On German visit, Obama to push trans-Atlantic trade deal
Although the Trans-Atlantic Trade and Investment Partnership was the primary focus of Obama's visit, other issues couldn't be ignored.
HANNOVER, Germany — President Barack Obama opened a two-day visit to Germany on Sunday hoping to counter deep public skepticism about a trans-Atlantic trade deal with Europe as the continent grapples with economic challenges, terrorism, and other pressing issues.
Chancellor Angela Merkel warmly greeted Obama on what is likely his final visit as president to Germany, rolling out a red carpet at Hannover's sprawling Herrenhausen Palace, a rebuilt version of the former summer royal residence destroyed in World War II.
After reviewing German troops in a palace garden, they climbed a spiral staircase and stepped inside for private talks.
Although the Trans-Atlantic Trade and Investment Partnership was the primary focus of Obama's visit, other issues couldn't be ignored, chiefly efforts to counter the Islamic State group, improve cooperation on counterterrorism, and encourage countries to share law enforcement information. IS has claimed responsibility for attacks in Brussels last month that killed more than 30 people.
Obama also wants to give a public show of support for Merkel's "courageous" handling of the migrant issue. Her decision to allow the resettlement in her country of thousands fleeing violence in Syria and other Mideast conflict zones created an angry domestic backlash. Merkel recently helped European countries reach a deal with Turkey to ease the flow, but she and the other leaders are now under pressure to revisit it.
Obama has a tough sell to make for the trade deal known as TTIP, particularly in Germany. He was joining Merkel later Sunday to open the Hannover Messe, the world's largest industrial technology trade fair, and promote the agreement.
Thousands of people took to the streets in protest in Hannover on Saturday, the day before Obama arrived. Some carried placards that said "Yes We Can — Stop TTIP!" It was a riff on Obama's 2008 presidential campaign slogan.
In November, more than 100,000 people in Berlin protested against the proposed pact.
Proponents say the deal would boost business at a time of global economic uncertainty. Critics fear the erosion of consumer protections and environmental standards.
Negotiators in Washington and Europe are trying to finalize key parts of the deal before the end of the year, after which Obama's successor and election campaigns in major European countries could further complicate the already difficult negotiations.
Obama said it was important to conclude negotiations even though ratification would be unlikely before he leaves office. "But if we have that deal, then the next president can pick that up rapidly and get that done," he told the BBC in an interview broadcast Sunday.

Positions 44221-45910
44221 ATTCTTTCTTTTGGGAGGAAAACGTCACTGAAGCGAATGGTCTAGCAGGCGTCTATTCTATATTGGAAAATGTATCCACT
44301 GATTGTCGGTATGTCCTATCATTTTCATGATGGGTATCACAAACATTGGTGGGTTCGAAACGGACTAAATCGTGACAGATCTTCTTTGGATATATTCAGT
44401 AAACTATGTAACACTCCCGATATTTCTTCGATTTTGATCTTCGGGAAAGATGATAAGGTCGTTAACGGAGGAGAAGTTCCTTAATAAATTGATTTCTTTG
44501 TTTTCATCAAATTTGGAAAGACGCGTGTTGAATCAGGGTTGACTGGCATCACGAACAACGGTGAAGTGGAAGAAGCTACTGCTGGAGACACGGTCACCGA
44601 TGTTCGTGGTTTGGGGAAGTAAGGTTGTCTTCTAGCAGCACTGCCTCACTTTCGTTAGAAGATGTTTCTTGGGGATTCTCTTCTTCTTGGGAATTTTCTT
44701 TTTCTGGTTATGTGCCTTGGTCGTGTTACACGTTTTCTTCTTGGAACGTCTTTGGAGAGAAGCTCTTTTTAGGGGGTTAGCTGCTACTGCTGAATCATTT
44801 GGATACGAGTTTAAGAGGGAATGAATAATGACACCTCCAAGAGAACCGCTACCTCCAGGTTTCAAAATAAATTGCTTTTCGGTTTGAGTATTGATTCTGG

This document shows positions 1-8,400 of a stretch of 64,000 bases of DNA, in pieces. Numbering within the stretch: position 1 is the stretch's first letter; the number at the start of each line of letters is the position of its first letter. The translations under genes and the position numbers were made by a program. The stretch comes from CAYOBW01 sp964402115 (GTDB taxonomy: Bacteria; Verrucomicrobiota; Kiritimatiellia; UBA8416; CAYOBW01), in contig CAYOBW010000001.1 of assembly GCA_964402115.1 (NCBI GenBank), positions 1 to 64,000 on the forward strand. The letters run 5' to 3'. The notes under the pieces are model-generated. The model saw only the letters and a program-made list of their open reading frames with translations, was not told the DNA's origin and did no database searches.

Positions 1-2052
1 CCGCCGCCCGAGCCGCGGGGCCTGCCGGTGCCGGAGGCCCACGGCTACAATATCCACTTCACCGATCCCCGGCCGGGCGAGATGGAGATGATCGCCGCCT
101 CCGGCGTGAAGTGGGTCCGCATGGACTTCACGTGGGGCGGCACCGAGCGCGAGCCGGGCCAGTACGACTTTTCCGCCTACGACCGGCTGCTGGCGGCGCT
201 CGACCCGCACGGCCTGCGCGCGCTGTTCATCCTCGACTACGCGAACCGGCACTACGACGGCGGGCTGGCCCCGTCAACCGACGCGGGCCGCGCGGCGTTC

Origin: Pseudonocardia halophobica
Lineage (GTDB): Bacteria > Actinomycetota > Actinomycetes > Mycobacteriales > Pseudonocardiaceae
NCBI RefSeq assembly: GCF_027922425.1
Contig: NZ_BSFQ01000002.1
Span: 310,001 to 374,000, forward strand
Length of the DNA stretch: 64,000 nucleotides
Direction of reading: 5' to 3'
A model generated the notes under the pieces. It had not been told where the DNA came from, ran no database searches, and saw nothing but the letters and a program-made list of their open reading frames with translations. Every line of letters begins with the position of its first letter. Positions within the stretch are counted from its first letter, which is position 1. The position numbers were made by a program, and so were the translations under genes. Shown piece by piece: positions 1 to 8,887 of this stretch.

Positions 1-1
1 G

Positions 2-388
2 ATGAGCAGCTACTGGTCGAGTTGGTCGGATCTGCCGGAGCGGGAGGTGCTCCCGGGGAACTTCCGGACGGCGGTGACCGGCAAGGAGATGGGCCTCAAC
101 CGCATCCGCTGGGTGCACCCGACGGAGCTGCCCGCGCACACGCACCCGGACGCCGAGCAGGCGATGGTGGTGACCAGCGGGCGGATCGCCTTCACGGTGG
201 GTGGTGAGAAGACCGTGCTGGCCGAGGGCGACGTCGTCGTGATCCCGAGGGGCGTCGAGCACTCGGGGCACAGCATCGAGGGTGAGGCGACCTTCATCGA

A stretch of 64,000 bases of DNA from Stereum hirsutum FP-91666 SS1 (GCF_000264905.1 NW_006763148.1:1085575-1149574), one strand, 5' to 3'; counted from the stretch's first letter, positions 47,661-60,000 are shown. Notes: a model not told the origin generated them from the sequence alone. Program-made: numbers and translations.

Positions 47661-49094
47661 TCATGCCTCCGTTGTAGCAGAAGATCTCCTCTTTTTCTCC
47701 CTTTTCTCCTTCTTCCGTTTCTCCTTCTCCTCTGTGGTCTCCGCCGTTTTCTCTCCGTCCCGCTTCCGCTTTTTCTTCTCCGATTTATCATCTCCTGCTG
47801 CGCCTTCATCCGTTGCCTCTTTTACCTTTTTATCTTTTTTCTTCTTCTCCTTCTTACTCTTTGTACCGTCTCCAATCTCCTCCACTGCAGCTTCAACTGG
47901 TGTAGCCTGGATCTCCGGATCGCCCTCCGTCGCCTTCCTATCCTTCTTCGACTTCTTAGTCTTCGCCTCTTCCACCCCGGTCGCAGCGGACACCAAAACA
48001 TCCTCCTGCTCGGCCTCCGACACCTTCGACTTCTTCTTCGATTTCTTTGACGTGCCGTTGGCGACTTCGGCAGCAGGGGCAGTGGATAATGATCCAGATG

It's not certain that the next president would pick up where Obama leaves off on the trade deal. The pact has not been a top issue in the campaign to choose Obama's successor, but both leading candidates – Democrat Hillary Clinton and Republican Donald Trump – oppose a pending Asia-Pacific trade pact for its potential impact on American jobs and wages.
In London on Saturday, Obama acknowledged the tough work that is needed to complete the negotiations with Europe.
Despite "enormous amounts of trade" between the US and Europe, "there's still barriers that exist that prevent businesses and individuals that are providing services to each other to be able to do so seamlessly," Obama said.
He said trade negotiations are tough because each country fights for its own interests.
"The main thing between the United States and Europe is trying to just break down some of the regulatory differences that make it difficult to do business back and forth," he said.
Obama has worked with Merkel throughout his two terms, in good times and bad, and he wanted to show political solidarity with her, particularly on the migrant issue. Her approach to the crisis "has been courageous," he said.
Merkel and top European officials traveled near the Turkish border on Saturday to promote the EU-Turkey deal on migrants.
"She's demonstrated real political and moral leadership," Obama told the German daily Bild in an interview published Saturday. "The politics around refugees and immigration is hard in any country, but I believe the best leaders are willing to take on the toughest issues, especially when it's not easy."
Obama was likely to contrast Merkel with the Republican presidential candidates at home who want to block Muslims from entering the US.
On Monday, Obama was joining Merkel to tour the trade show and giving a speech on challenges facing the US and Europe.
Merkel also used the occasion of Obama's visit to invite the leaders of France, Britain, and Italy to Hannover for a meeting Monday to discuss Syria, Libya, IS, migration, and other issues.
Superville reported from Aerzen, Germany. Associated Press writers Kathleen Hennessey and Frank Jordans in Hannover, Germany, contributed to this report.